“The question of distancing yourself form the criminal elements that exists in a society is critical,’’ said Brian Meeks, a professor of social and political change at the University of West Indies Mona campus in Jamaica. “It means establishing firewalls for party financing that can be written into constitutions and code of ethics. Party financing is critical, that is where the criminals meet the politicians.’’

Meeks said while Jamaica has had other leaders who have stepped aside — the most recent being former Prime Minister P.J. Patterson —Golding’s decision is unprecedented.

“This whole Dudus event has damaged him in so many different ways. Among the non-committed people who tilted toward the JLP and allowed it to win in the last election, Golding has lost credibility entirely in that group,’’ he said. “He’s lost credibility at the JLP grassroots…it’s lose, lose.’’

And damaged credibility can decide an election, say political observers in Jamaica. Still, it doesn’t mean that Golding’s woes are a shoo-in victory for the opposition, which has been wrestling with its own internal leadership troubles since it lost power after 18 1/2 years.

“Everything is up for grabs and what happens will have to do with the choices the JLP makes,’’ Meek said.

Daryl Vaz, minister of information for Jamaica, said Golding is expected to step down either when the party meets Nov. 19-20, or just before. The decision about a successor has not yet been made.

Vaz said Golding has been considering his future for the past 12 months, evaluating it in terms of the administration that has faced both economic and politics problems.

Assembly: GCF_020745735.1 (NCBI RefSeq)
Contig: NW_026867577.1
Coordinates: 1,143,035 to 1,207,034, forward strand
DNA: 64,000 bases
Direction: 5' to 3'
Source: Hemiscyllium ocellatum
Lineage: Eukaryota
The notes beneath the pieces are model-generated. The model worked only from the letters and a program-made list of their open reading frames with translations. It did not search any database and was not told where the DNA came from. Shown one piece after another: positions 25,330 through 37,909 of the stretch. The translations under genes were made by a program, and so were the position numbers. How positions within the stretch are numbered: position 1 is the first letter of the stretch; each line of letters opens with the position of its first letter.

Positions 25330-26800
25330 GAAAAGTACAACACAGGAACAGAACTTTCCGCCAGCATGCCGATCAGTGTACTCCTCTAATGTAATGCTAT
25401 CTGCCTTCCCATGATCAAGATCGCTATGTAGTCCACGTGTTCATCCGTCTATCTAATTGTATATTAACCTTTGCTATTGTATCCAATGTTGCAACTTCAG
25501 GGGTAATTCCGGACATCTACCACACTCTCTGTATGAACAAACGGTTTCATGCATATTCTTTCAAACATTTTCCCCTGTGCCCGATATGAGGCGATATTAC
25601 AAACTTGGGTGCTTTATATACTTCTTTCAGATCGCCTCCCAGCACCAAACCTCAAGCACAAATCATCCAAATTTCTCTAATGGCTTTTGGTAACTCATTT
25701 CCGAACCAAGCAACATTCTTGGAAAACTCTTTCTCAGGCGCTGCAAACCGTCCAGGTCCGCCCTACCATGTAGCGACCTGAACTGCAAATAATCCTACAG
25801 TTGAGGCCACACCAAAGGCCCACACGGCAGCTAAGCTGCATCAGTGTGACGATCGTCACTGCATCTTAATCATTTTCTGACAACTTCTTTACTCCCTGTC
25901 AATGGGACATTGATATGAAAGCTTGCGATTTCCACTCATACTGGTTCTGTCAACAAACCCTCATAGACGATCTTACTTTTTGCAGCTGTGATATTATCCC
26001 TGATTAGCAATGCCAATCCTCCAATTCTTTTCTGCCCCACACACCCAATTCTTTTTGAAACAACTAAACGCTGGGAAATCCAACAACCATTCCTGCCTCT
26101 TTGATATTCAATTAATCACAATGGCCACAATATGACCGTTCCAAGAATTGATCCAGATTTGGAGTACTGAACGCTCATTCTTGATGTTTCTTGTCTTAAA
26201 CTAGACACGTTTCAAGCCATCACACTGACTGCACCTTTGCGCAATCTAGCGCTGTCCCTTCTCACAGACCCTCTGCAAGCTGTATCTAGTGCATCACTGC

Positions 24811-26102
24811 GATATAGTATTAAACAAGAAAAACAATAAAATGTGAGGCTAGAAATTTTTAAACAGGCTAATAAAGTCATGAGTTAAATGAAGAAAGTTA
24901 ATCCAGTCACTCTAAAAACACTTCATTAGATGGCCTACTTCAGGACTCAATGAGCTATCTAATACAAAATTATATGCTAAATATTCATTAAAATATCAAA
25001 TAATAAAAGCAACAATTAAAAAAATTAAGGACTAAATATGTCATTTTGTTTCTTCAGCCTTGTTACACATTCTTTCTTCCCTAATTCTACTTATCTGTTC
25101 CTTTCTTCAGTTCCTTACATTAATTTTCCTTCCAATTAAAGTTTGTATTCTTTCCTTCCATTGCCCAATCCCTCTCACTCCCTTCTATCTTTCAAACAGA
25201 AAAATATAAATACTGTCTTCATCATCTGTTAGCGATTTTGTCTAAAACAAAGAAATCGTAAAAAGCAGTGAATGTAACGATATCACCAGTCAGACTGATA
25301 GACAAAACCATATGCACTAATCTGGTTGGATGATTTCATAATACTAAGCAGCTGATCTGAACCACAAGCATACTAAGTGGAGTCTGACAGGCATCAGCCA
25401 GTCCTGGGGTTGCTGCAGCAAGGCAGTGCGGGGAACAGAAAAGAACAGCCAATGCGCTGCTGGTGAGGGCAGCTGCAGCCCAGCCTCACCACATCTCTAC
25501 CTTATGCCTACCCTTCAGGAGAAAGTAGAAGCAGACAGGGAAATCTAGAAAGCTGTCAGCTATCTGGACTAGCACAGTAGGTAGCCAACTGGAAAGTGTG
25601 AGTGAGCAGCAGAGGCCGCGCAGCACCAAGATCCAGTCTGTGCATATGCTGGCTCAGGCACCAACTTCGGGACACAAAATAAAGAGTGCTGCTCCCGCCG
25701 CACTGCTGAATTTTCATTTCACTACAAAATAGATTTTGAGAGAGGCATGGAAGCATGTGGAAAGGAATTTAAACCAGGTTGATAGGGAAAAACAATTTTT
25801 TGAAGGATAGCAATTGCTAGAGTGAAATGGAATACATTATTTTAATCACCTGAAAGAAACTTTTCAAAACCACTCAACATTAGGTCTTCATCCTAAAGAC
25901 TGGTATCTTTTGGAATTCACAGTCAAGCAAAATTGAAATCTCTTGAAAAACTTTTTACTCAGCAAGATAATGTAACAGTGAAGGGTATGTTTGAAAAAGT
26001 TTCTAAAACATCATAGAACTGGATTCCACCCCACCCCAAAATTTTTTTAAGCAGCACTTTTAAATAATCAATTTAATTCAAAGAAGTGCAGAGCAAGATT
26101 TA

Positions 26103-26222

“The country has weathered the economic storm well but it has taken a severe toll politically,’’ Vaz said. “The people are losing jobs and declining conditions for people’s own lives and quality of their lives.

“He’s taken a decision it seems that a new leader would be able to focus more and take on the continued challenges we face,’’ he said.

At 62, Golding is among the older leaders of the Caribbean region. But changing the leadership at the helm of the party is no guarantee that it will win at the polls especially in Jamaica where the opposition has had its own problems after losing power to the JLP after 18 ½ years.

Coke has pleaded guilty to racketeering and assault charges and is scheduled to be sentenced Dec. 8. He is asking leniency in his case. A four-day manhunt last year in his West Kingston slum stronghold resulted in the deaths of 73 civilians and three security officers.

Earlier this summer, a three-judge panel found that Golding acted inappropriately when he refused to let the extradition order be served against Coke.

This article was published by The Miami Herald on September 26, 2011.

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Douglas McNabb and other members of the U.S. law firm practice and write and/or report extensively on matters involving Federal Criminal Defense, INTERPOL Red Notice Removal, International Extradition and OFAC SDN Sanctions Removal.

The author of this blog is Douglas McNabb. Please feel free to contact him directly at mcnabb@mcnabbassociates.com or at one of the offices listed above.